New Santa Monica Campus of UCLA Health System Dedicated

SANTA MONICA, Calif. – UCLA Health System recently dedicated its new Santa Monica, Calif. campus in a ceremony attended by doctors, nurses, university officials and business and community leaders.

Part of a massive, system-wide rebuilding project, the new campus features the UCLA Medical Center, Santa Monica; a branch of the Mattel Children’s Hospital UCLA; the Los Angeles Orthopaedic Hospital and the UCLA Rape Treatment Center. The new buildings will open for patient care in early 2012.

The new campus complements existing, world-class services provided by UCLA Health System facilities that include Ronald Reagan UCLA Medical Center, Stewart and Lynda Resnick Neuropsychiatric Hospital at UCLA, the Mattel Children’s Hospital UCLA, and more than 80 primary and specialty offices throughout greater Los Angeles.

Posie Carpenter, chief administrative officer of UCLA Medical Center, Santa Monica, said the new campus will provide the full continuum of services, from neonatal intensive care to geriatric medicine, in a welcoming, yet technologically advanced facility.

“Our Santa Monica campus will be a jewel of the UCLA Health System,” she said. “Supported by the best doctors, nurses and hospital staff, this campus will help us improve overall patient care and bolster our continued growth into an academic medical center with longstanding community ties.”

Key components of the new campus include:

  • The Orthopaedic Hospital Institute, featuring an outpatient clinic for adult and pediatric orthopaedics, the UCLA Department of Orthopaedics administrative and faculty offices, a library and museum-style display cases.
  • 266 inpatient beds, most in private, spacious rooms that feature family space and sleeper chairs for rooming-in;
  • A 22-bed adult and pediatric intensive care unit with the latest technology and 360-degree access to patients;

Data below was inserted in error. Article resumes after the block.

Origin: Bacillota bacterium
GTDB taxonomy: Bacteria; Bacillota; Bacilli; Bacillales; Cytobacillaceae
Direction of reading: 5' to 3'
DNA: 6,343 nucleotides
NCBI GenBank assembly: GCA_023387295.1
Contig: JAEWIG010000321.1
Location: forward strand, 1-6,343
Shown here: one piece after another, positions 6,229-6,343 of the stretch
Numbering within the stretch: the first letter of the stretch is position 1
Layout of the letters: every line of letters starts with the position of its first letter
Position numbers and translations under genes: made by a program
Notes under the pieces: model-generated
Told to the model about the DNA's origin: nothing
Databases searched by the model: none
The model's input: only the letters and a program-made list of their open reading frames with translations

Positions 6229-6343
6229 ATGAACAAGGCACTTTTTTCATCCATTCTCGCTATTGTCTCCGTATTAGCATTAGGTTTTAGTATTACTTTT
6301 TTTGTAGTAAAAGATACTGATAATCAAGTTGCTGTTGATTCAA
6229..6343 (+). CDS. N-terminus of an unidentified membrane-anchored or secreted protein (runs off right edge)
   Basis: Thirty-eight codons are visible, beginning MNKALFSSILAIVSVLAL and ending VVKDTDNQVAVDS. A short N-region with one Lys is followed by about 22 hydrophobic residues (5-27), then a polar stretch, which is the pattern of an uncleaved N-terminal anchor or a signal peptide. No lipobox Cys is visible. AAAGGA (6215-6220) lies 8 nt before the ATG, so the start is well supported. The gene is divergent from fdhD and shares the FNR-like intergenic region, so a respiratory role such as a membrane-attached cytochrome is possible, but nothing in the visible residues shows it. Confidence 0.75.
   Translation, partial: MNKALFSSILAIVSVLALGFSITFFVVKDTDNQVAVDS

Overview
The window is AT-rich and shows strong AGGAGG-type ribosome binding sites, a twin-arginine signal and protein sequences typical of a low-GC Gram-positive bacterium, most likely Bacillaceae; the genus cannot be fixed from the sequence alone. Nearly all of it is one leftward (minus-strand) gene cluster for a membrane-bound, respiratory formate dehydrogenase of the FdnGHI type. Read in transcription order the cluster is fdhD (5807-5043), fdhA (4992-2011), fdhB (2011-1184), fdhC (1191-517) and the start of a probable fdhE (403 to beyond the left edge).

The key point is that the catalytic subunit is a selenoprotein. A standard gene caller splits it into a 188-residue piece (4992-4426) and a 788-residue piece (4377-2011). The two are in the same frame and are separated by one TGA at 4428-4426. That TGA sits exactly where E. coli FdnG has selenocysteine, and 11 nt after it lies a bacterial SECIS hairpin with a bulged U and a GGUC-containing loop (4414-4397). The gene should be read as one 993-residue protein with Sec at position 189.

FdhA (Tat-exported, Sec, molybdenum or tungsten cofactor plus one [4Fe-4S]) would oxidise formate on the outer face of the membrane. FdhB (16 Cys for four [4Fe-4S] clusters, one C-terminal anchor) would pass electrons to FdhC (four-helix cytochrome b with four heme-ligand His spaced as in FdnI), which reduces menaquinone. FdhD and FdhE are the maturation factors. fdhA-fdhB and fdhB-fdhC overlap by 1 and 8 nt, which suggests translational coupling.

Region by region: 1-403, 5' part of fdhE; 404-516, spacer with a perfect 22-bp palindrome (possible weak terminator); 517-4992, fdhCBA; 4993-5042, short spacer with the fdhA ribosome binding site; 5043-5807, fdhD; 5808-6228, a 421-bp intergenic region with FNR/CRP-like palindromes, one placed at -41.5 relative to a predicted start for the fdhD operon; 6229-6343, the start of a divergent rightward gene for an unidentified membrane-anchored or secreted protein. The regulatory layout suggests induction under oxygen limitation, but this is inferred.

• Santa Monica’s only inpatient pediatrics unit, a 26-bed facility;
  • Integrated interventional and surgical services, including radiology and cardiac-catheterization labs, 16 state-of-the-art operating rooms and pre- and post-anesthesia care units;
  • A conference center with meeting rooms and a 90-seat auditorium;
  • A new cafeteria with indoor and outdoor seating.

Several key services opened during a previous phase, including the Nethercutt Emergency Center in 2007, which now serves almost 40,000 patients annually, and the BirthPlace in 2008, with its comfortable, hotel-like labor, delivery and recovery rooms and 16-bassinet neonatal intensive care unit.

The design of the hospital is inspired not only by the Northern Italianate architecture of original buildings on the UCLA campus, but also by hospitality concepts that speak to the character of the building, its public spaces and patient rooms. More than 25 percent of the new campus is dedicated to green and open spaces.

“The new hospital is designed to create a comfortable, even home-like setting for delivering healthcare that will benefit patients, visitors and staff,” said architect Robert A.M. Stern, who along with CO Architects designed the new building. “Additionally, we wanted to create a design that connected the Santa Monica campus with UCLA’s Westwood campus to clearly establish its identity as part of the UCLA Health System.”

The rebuilding project was launched in response to damage caused by the 1994 Northridge earthquake. The new hospital was built to meet the latest seismic safety standards and can withstand an earthquake of up to magnitude 8.4, while redundant power sources will allow the hospital to operate for at least 100 hours after an earthquake without receiving any help from the outside world.

After patients have been safely moved to the new hospital in early 2012, the existing, nine-story tower building will be demolished to make way for additional landscaped gardens. A majority of the concrete and steel from the tower will be recaptured, ground and recycled into new concrete and steel for future projects. Final site improvements should take about one year to complete.

Funding for the $572-million project was provided by multiple sources including FEMA grants, bond initiatives and donations from individuals and corporations.


Posted September 13, 2011

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